City sets hearing for Midwest & Bluegrass Rail purchase of 145 acres in Willmar Industrial Park
A purchase agreement has been drafted and signed by Midwest & Bluegrass Rail for the development of a 145-acre intermodal distribution center.
Editor's note: The headline of this story has been corrected since original publication. The rail company has signed the purchase agreement for land in the Willmar Industrial Park, but the action by the Willmar City Council was to set the public hearing.
WILLMAR — Things are moving ahead quickly for developing a 145-acre intermodal distribution center in the Willmar Industrial Park .
The Willmar City Council on Monday approved a public hearing to take place at its June 5 meeting for the sale of land to Midwest & Bluegrass Rail for the development of what has previously been called the Willmar Rail Park by Aaron Backman, executive director of the Kandiyohi County and City of Willmar Economic Development Commission.
Connected to the Willmar Wye railroad bypass on the west side of the city, this development will be constructed just west of the new FedEx facility in the Willmar Industrial Park. Brian Miller, chief operating officer for Midwest & Bluegrass Rail, has already signed the agreement to purchase the 145 acres for $1.16 million, or $8,000 per acre.
The rail and spurs constructed within the development would be owned by the company, which also will manage the rail park.
“I like that feature,” Backman said, noting the city already maintains roads, parking lots and other things. “I don’t think you also want to be responsible for rail. These guys, that’s what they do, that’s their forte — developing rail, maintaining it, interacting with customers.”
The rail hub development is an expansion of what had been announced previously as a regional transportation hub for Nexyst, a company that moves crops from field to consumer by using a network of specialized containers. MB Rail is purchasing the land and developing and managing the site for tenants like Nexyst and other businesses that need rail access.
The project being planned will include an 8,000-foot rail loop coming off the Willmar Wye, Backman told the EDC Joint Operations Board at its April 13 meeting. A grain storage facility is planned along the west side of the project area and Nexyst would be on the east side of the loop, according to Backman.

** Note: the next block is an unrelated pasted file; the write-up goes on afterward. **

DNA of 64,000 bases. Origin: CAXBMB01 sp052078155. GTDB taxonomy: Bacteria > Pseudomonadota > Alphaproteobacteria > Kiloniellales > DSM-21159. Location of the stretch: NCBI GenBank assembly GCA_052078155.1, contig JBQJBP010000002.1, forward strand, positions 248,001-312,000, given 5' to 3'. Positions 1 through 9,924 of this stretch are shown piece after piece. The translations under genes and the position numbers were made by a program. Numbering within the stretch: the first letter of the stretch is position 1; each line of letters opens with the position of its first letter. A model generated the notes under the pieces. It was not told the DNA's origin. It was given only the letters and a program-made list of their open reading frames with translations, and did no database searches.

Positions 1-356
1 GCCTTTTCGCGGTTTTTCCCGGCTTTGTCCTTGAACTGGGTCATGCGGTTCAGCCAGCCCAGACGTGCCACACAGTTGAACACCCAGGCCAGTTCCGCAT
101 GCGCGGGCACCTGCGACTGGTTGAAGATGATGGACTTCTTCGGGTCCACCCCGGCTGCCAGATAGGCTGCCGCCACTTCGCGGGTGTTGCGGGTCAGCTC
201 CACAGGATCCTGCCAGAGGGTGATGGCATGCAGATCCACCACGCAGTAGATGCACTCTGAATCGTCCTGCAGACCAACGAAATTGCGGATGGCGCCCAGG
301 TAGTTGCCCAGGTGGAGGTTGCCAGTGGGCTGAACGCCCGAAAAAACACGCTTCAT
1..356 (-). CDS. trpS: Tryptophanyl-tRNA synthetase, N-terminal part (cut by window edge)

While the purchase agreement includes a provision that would allow MB Rail to extend the inspection and due diligence period for up to 120 days, the company is anxious to begin construction as soon as possible.
“They have repeatedly indicated to me that they would like to close as soon as possible. That they would like to start construction as soon as possible,” Backman said. “We have a condensed timeline … the goal is to try to have construction in late summer, early fall here. I don’t think they are going to exercise this in terms of extending the diligence period.”
If MB Rail does not commence construction of the intermodal distribution center within one year, the city will retain the right to purchase the property back within two years at the same price for which it was sold.
As part of the agreement, the city of Willmar will be required to upgrade Minnesota Highway 40 to accommodate the additional traffic that it will bring to the area. The city was awarded a $900,000 Transportation Economic Development grant from the Minnesota Department of Transportation to fund the highway upgrades.
The city of Willmar is also required to extend sewer and water services to the boundary of the development, but MB Rail will pay half the cost to do so.
Backman reviewed the different types of easements associated with the property for utilities and road rights of way, as well as for Hawk Creek, part of which is located within the development.
“We want to make sure we are protecting the Hawk Creek drainage, so what they can and cannot do, we were specifying how many feet they need to be away from Hawk Creek,” Backman explained.
Currently, there is a large blanket easement for the Magellan Pipeline, which crosses under Kandiyohi County Road 55 and Minnesota Highway 40 and is located toward the southwest corner of the development, according to Backman. Magellan has agreed to pay for a survey and confine the easement.
There will be a limit on the height of the structures in the development due to its proximity to the Willmar Municipal Airport, which is located two miles to the west of the development.
“The maximum we can have at this point is 150 feet. So that should handle most developments (within the rail park),” Backman said. “The large cooperative that is looking at a project in addition to Nexyst, they have some projects that go up 226 feet high, and so they understand they need to be 150 or less, in this case.”
The cooperative Backman referenced has not been named publicly and no other specifics of the potential project were discussed Monday.
There is also a provision that nothing within the development will attract birds, which would create a potential hazard for aircraft. Councilor Carl Shuldes questioned how that would work, since a stormwater retention pond will likely be required as part of the project and will attract Canadian geese.
Backman explained that a stormwater retention plan would be developed and there will likely be a regional retention pond constructed that could accommodate several projects within the Willmar Industrial Park.
“How do you control geese? That’s a good question,” Backman said. “The city owns some land to the north, but I think, my thought, and I’m not an expert on stormwater, but we should probably have a pond that’s closer to Hawk Creek in some fashion, because it’s going to flow to the north.”